But empirical evidence offered by “ex-gay” programs speaks not to fluidity, but the to fixed nature of sexuality for most people. Before disbanding his ministry, Exodus International’s president Alan Chambers acknowledged the unlikelihood of altering one’s sexual orientation.
“The majority of people that I have met, and I would say the majority meaning 99.9% of them have not experienced a change in their orientation or have gotten to a place where they could say that they could never be tempted or are not tempted in some way or experience some level of same-sex attraction.”
It is important to remember that the members of Exodus were among the most highly motivated people in the world to go from gay-to-straight. They wanted to undergo sexual conversion for social, as well as spiritual reasons. Yet, their orientation was about as fluid as Mt. Rushmore.
There was one more study that claimed people could change their sexual orientation, which was conducted by Columbia University’s Robert Spitzer. However, upon further review he dismissed his study and said it was invalid:
Unfortunately, this evidence didn’t stop The Telegraph’s Merz from concluding:
“If you look at most of the studies that have been done about sexuality, they’ll show you that sexuality is fluid,” said Tom, a man featured on the show.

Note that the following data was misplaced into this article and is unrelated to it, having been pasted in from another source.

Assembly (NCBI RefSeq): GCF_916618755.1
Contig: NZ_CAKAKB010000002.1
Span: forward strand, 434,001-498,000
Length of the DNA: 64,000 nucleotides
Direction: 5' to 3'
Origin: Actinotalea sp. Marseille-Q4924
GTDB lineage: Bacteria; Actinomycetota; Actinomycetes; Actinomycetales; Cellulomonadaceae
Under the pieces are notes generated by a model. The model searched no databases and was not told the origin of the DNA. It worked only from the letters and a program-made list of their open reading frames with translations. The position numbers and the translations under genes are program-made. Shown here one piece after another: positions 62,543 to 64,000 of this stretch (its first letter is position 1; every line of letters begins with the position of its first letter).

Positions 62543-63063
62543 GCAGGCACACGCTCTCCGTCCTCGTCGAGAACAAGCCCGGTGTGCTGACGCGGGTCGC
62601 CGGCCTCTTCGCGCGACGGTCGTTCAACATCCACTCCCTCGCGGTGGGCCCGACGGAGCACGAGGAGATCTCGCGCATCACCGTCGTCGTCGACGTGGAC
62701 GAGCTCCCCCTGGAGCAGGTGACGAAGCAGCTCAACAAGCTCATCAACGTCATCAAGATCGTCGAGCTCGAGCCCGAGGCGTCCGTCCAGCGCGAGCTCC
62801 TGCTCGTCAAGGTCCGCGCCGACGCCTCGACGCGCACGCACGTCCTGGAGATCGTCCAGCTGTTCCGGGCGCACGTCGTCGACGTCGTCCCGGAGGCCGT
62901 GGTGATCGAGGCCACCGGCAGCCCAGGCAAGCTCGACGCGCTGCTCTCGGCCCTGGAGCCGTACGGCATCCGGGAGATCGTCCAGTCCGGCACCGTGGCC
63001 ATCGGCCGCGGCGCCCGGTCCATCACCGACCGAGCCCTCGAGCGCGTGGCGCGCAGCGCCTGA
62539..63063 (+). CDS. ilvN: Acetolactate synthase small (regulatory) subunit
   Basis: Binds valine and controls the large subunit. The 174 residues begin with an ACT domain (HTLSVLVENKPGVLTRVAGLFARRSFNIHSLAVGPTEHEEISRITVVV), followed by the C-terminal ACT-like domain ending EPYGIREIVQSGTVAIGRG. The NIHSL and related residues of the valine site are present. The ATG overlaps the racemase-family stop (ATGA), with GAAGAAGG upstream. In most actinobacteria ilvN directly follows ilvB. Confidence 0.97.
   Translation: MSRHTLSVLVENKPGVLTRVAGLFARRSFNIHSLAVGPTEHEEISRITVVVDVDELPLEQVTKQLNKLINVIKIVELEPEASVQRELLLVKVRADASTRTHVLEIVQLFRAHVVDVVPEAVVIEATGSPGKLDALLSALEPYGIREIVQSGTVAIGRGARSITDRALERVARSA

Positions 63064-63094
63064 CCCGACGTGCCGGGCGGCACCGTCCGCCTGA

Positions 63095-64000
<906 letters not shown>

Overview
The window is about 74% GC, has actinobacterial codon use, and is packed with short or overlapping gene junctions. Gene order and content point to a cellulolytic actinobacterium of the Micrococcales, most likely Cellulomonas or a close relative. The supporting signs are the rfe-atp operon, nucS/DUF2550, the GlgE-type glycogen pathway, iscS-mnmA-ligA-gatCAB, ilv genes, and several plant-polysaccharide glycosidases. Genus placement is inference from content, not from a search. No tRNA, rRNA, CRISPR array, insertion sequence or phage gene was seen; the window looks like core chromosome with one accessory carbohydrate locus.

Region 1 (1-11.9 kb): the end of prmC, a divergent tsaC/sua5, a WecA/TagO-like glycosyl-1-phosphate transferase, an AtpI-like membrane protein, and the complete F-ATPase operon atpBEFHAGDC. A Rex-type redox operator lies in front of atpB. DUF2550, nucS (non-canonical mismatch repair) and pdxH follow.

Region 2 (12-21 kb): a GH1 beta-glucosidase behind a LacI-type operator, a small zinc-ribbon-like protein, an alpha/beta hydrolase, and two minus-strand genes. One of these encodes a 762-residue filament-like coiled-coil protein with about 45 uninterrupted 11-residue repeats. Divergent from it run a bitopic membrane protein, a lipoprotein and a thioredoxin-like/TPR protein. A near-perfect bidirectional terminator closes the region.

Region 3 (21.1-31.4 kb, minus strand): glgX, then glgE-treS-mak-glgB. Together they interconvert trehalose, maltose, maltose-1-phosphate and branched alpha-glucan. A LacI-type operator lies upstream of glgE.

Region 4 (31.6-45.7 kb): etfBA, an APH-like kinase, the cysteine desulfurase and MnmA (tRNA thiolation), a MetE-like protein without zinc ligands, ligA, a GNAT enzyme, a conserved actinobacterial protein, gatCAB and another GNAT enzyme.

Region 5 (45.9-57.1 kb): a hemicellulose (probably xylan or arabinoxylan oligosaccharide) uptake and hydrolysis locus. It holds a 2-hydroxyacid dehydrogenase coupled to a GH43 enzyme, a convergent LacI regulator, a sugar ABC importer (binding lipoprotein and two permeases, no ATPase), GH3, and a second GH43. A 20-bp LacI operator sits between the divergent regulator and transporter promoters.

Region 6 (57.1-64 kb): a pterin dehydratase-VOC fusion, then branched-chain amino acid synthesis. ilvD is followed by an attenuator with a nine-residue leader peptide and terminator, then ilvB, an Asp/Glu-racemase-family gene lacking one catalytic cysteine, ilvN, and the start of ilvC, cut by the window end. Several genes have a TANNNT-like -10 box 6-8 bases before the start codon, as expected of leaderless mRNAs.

That’s not a quote from GLAAD, but from one of the men in My Husband’s Not Gay. It’s ironic, too, that it takes a Mormon on a reality TV programme – not a people or a genre known for their respective flexibility or subtlety – to remind us of that.
No, what’s ironic is that Merz quotes Tom on human sexuality – a visibly conflicted man who admits on the TLC show that he is a 34-year-old virgin who has never kissed a man or a woman.
The drowning “ex-gay” industry has a strategic plan to resuscitate its dying fortunes by obfuscating its dangerous intentions. Between lazy journalists who are easily duped, and opportunistic cable networks looking for cheap ratings, this far-fetched plan by “ex-gay” activists has an outside chance of gaining traction.